Should an executor consult with an estate lawyer?
On behalf of Scaringi Law posted in Estate Planning on Monday, February 8, 2016.
A recent article describing common mistakes made by executors of estates serves as an important reminder of why such individuals must be chosen wisely.
For starters, an executor must have a varied skill set. In addition to responding to paperwork and deadlines, he or she must understand the legal implications of the position. An executor has a fiduciary duty to the beneficiaries of the estate. If he or she breaches that duty, legal liability may attach.
For example, an executor should understand that there are classes of estate debt. Tax bills of the estate may need to be paid before other debts. If an executor erroneously paid other bills first and depleted the estate's money below the point of paying off the taxes, he or she could get sued. The same goes for the cost of probate; to the extent an estate plan required probate.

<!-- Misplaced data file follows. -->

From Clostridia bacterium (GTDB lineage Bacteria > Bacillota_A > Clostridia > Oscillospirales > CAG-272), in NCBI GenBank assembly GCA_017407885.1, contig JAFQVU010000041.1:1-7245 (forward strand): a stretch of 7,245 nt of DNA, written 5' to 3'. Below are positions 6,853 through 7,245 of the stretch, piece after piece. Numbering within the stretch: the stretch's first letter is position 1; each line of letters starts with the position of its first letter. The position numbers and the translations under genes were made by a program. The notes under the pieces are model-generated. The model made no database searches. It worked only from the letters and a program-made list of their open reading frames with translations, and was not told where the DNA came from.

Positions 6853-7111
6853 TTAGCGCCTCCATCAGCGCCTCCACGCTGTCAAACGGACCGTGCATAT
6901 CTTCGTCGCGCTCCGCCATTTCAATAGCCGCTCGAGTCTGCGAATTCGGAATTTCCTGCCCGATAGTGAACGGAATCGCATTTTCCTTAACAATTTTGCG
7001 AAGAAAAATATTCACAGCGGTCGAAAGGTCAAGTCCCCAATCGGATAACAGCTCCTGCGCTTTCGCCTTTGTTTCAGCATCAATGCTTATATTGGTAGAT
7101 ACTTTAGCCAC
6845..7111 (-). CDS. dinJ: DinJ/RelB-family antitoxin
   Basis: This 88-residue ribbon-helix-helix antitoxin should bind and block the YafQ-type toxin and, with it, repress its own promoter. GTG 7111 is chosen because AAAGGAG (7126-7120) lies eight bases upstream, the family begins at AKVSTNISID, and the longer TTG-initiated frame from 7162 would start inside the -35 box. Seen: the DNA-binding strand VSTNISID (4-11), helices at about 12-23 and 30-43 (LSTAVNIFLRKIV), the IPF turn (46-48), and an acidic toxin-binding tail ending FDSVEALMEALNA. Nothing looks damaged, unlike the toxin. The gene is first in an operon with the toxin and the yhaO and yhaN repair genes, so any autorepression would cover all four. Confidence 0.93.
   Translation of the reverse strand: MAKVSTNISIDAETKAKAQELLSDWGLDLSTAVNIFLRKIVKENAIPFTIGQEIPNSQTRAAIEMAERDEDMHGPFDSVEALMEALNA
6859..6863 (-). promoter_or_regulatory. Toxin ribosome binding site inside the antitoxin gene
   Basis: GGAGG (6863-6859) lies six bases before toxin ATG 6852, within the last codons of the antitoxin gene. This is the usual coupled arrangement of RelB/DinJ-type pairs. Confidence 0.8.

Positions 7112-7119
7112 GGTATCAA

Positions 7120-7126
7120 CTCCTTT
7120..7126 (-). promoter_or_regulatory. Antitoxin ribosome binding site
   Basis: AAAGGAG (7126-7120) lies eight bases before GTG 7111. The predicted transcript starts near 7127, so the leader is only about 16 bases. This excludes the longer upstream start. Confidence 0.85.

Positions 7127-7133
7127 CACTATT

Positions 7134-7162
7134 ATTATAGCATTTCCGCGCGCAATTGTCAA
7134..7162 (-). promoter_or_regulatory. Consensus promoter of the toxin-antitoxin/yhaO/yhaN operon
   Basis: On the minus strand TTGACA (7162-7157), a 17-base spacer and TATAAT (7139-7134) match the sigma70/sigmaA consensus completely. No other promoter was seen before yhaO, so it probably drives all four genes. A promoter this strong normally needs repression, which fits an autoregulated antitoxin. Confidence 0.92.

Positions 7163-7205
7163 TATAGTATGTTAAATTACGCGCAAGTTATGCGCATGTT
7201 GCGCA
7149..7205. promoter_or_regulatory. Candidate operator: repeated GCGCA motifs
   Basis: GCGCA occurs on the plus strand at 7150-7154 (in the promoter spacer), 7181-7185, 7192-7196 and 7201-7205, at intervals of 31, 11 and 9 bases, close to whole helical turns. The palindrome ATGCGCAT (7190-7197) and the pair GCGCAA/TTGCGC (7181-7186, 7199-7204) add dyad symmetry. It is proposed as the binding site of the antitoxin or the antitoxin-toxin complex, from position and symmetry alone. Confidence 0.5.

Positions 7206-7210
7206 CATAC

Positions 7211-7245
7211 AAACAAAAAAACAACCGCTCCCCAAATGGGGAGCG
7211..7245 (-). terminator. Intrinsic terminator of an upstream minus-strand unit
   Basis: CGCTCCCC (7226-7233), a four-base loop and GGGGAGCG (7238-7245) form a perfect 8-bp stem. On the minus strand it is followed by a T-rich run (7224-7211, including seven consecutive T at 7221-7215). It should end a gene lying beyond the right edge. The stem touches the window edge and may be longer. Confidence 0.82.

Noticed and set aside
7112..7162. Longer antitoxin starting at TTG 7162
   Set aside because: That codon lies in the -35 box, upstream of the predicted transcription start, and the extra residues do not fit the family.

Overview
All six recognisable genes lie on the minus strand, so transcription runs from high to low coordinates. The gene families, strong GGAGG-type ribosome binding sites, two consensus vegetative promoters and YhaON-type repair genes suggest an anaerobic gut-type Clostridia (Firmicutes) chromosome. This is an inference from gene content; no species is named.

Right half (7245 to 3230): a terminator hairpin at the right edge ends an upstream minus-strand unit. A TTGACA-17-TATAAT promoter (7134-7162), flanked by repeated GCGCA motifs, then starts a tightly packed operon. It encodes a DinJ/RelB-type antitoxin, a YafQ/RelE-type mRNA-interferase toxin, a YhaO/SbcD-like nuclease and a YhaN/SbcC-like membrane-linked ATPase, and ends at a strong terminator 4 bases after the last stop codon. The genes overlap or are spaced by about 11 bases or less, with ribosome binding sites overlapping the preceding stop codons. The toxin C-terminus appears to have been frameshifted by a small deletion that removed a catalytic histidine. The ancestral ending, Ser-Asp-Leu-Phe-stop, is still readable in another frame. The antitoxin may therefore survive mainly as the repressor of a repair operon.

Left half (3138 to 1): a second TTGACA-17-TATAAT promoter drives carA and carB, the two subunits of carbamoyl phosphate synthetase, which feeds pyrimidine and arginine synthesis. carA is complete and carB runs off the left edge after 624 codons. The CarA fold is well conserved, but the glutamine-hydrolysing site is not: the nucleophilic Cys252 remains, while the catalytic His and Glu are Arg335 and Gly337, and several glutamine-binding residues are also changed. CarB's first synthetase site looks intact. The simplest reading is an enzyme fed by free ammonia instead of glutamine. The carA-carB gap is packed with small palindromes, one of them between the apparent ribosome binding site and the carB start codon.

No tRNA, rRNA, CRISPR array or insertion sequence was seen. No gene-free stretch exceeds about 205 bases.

Of course, an individual may want to designate an executor who is a trusted friend or loved one, but not necessarily an attorney. This is understandable, as an executor may need diplomacy to navigate rocky family issues. Nevertheless, an executor can benefit from consulting with a law firm that focuses on estate planning and administration in order to avoid missteps.
In the same vein, an attorney can also help guide executors who may not have the financial background to make strategic investment or real estate decisions. A decedent's house may need to be sold to cover estate expenses, and the timing of that sale, as well as the details of its listing, can benefit from a professional's insights.
Source: Wall Street Journal, "The Biggest Mistake Executors Make," Veronica Dagher, Jan. 31, 2016